• This is Washington, D.C., Miroslav Sasek
  • This Tree Counts, Alison Formento, illustrated by Sarah Snow
  • Tree Finder, May Theilgaard Watts
  • Turtle, Turtle, Watch Out, April Pulley Sayre, with illustrations by Annie Patterson
  • Up in the Garden and Down in the Dirt, Kate Messner
  • Water Boy, David McPhail
  • Water Can Be, Laura Purdie Salas, illustrations by Violetta Dabija
  • Water in the Park, Emily Jenkins, illustrated by Stephanie Graegin**
  • We Planted a Tree, Diane Muldrow, with illustrations by Bob Staake
  • What in the Wild?, David M. Schwartz and Yael Schy, with photos by Dwight Kuhn
  • What's Your Favorite Animal, Eric Carle and Friends
  • Wild Ideas, Elin Kelsey, with artwork by Soyeon Kim
  • Winter Trees, Carole Gerber, illustrated by Leslie Evans

Image: A Drop of Water by Gordon Morrison

Are any of your favorites on the list? Let me know in the comments.

* For even more nature books, check out the Nature Advent Calendar book series.
** These titles are part of the WSP Eco Projects's portable library of nature books.

Exploring Brooklyn Bridge Park

August 15, 2016


We are diving back into New York by visiting some of our favorite parks. Last week I shared our walk on the High Line. Today's field trip recap is of Brooklyn Bridge Park. As with the High Line, we explored portions of the park we've already spent time in; for BPP that means the Main Street to Pier 1 stretch.


One of the reasons we enjoy coming to this park is the access to water. Look at this proximity! This is the East River which is actually a salt water tidal estuary. At this point in the park we are below the Manhattan Bridge.


When you turn inland from the water, the park is verdant. I enjoyed peeking through the various layers of vegetation to observe architectural and natural features. The waterbody seen above is part of the salt marsh habitat in Pier 1.



After time on the beach, picking up rocks and watching the waves, we headed to a playground. The gate in the fence is on the path to the playground and it reminds me of a feature you would see in a rural setting. It is sweet that the gate opens unto a specimen tree. The lush vegetation extends into play spaces, too, as seen in the second image above. This photograph was taken inside the playground gate. I like the peekaboo aspect of this pathway to the jungle gym.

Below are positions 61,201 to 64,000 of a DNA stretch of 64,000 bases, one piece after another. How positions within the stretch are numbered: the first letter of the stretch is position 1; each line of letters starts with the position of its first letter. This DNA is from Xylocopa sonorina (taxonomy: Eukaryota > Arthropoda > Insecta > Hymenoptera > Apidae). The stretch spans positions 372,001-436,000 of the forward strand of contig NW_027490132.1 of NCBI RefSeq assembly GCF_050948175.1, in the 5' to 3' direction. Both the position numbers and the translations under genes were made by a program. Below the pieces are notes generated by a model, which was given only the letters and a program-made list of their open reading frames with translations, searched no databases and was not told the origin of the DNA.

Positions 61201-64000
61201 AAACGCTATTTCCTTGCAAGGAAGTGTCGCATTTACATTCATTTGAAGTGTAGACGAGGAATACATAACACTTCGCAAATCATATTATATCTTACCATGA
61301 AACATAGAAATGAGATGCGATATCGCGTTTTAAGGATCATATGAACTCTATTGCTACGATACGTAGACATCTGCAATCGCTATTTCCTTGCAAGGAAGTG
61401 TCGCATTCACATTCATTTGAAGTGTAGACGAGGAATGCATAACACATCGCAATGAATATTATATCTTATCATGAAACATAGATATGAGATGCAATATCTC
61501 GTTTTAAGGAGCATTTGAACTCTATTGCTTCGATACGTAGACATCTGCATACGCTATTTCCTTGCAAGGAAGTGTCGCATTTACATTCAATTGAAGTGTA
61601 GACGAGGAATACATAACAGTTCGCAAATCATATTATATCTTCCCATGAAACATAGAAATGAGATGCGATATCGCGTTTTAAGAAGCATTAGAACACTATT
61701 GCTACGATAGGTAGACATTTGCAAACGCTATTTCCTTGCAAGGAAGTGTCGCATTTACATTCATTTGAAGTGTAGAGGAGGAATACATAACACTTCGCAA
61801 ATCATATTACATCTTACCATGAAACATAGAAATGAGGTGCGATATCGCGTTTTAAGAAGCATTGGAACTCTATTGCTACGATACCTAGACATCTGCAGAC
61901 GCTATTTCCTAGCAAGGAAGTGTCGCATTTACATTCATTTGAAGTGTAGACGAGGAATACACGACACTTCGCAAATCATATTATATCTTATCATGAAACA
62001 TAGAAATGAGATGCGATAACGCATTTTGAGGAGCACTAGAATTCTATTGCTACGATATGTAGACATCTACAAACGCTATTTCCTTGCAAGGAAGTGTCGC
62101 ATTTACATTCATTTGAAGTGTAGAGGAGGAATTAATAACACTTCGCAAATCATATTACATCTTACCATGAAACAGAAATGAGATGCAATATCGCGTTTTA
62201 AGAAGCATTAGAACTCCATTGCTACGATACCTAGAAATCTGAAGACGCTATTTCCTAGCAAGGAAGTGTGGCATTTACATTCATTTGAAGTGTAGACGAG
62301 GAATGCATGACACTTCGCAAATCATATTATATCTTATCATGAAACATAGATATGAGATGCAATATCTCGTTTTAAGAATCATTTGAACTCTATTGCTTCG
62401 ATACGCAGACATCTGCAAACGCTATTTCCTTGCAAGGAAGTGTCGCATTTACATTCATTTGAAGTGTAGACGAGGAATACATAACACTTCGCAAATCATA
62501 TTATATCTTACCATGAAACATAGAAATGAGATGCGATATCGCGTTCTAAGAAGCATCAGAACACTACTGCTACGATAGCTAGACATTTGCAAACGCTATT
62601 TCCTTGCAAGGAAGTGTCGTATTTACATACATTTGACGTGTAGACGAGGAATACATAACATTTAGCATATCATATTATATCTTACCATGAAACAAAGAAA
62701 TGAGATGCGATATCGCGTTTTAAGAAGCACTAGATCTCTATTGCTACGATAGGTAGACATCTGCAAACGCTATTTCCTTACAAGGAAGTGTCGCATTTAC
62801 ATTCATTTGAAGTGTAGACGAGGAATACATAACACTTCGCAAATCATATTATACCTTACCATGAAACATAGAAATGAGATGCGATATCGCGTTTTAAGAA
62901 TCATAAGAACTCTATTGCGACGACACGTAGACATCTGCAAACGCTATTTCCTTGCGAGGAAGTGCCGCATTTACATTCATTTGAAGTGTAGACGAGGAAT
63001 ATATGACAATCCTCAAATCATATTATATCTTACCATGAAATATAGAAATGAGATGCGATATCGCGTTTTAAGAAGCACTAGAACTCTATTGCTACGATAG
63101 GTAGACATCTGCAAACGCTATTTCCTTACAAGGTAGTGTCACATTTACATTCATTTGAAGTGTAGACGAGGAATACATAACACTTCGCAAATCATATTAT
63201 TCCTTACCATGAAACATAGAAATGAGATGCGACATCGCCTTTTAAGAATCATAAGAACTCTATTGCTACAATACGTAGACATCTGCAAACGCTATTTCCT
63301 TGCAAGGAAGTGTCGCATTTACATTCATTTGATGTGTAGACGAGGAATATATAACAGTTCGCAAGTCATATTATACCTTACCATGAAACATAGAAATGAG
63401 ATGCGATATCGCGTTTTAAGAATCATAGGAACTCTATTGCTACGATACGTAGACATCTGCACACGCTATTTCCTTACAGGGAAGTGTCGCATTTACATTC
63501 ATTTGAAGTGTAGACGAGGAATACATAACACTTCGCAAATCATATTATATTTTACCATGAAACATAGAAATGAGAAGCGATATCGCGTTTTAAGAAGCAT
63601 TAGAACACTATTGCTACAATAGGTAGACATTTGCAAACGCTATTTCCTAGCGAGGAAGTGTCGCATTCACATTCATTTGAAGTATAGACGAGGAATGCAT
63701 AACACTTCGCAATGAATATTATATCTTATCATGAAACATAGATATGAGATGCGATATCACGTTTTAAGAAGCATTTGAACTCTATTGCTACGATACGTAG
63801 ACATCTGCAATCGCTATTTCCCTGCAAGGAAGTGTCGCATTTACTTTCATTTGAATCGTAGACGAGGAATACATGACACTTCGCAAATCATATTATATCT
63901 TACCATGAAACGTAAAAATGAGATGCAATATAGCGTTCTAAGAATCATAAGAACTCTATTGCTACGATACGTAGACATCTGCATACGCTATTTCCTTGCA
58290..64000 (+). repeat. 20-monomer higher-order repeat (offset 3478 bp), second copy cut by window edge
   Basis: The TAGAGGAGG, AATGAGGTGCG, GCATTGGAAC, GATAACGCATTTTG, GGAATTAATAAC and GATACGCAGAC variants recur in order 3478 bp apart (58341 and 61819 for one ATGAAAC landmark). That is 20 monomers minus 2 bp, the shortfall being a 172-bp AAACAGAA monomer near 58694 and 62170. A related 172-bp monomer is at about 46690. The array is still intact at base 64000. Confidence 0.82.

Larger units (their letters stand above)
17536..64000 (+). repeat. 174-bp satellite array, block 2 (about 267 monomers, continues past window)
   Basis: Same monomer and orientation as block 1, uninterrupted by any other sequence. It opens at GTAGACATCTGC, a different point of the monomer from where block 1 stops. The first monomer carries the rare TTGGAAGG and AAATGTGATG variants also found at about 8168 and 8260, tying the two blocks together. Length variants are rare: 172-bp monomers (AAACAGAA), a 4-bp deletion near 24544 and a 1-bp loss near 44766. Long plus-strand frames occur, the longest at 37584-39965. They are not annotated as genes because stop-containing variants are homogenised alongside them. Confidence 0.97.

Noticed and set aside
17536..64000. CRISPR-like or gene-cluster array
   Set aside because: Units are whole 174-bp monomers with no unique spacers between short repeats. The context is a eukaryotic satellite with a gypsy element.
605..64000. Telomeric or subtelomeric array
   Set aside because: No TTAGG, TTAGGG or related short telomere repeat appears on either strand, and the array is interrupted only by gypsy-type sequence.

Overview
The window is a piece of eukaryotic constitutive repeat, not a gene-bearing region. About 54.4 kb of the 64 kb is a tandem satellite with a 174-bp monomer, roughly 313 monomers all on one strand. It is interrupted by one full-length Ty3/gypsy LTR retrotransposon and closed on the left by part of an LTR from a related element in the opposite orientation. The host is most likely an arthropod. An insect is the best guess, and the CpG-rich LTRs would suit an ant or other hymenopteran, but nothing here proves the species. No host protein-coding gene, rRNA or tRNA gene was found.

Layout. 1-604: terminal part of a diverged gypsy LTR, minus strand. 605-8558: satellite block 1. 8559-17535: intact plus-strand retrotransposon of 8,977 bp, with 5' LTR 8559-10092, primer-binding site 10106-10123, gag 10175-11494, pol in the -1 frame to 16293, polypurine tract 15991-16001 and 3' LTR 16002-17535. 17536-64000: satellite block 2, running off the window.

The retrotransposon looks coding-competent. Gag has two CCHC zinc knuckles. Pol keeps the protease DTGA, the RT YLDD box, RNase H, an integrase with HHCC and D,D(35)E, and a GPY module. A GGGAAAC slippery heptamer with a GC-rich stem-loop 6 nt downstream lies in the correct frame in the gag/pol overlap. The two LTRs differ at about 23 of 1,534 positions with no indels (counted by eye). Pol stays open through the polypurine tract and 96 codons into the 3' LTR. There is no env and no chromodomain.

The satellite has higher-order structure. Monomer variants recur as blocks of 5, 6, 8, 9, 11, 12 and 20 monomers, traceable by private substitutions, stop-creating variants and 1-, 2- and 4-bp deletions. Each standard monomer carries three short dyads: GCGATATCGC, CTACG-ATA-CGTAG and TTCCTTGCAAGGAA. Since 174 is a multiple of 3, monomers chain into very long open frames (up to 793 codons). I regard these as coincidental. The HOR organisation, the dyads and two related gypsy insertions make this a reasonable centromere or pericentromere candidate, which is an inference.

There are many more leafy pathways throughout the park.


You won't be starved for skyline views, however.


But the experience of being close to the water is treasured.

Walking Phase One of the High Line

August 12, 2016


Yesterday I posted photos of the Gansevoort entrance to the High Line taken in 2010, 2013, and 2016. Pictured above is entrance latter. Earlier this month we took a walk on the High Line, the first phase only. On arriving I immediately noticed how lush the birch woodland has become.


There are always multiple artworks installed throughout the park. This one, Kathryn Andrews's Sunbathers I, was particularly engaging. In the top photograph she is pointing out to her "Nana" that the art spins. From here we kept walking north and discovered Valentin Carron's Wall Bell which we ran for several minutes. It was hard work!


It's hard not to notice the plants in the High Line. I'm pleased that I brought my camera. I was able to zoom in on the bees so I didn't disturb their foraging activities. And look at the pollen on the mallow petal!



She spent a long time watching the street life from this perch. There is something on the High Line for everyone. When you visit a park, do you people watch or do you observe the wildlife and plants?

P.S. She also liked walking in the water feature above the marsh plantings.

The High Line in 2010, 2013, and 2016

August 11, 2016


When I first photographed the entrance to the first phase of the High Line, I did not intend to photograph the same site every three years. However, I have coincidentally. The park's evolution is striking along its entire length but there is something particularly appealing about the Gansevoort entrance.



Have you walked the High Line? What is your favorite spot in the park?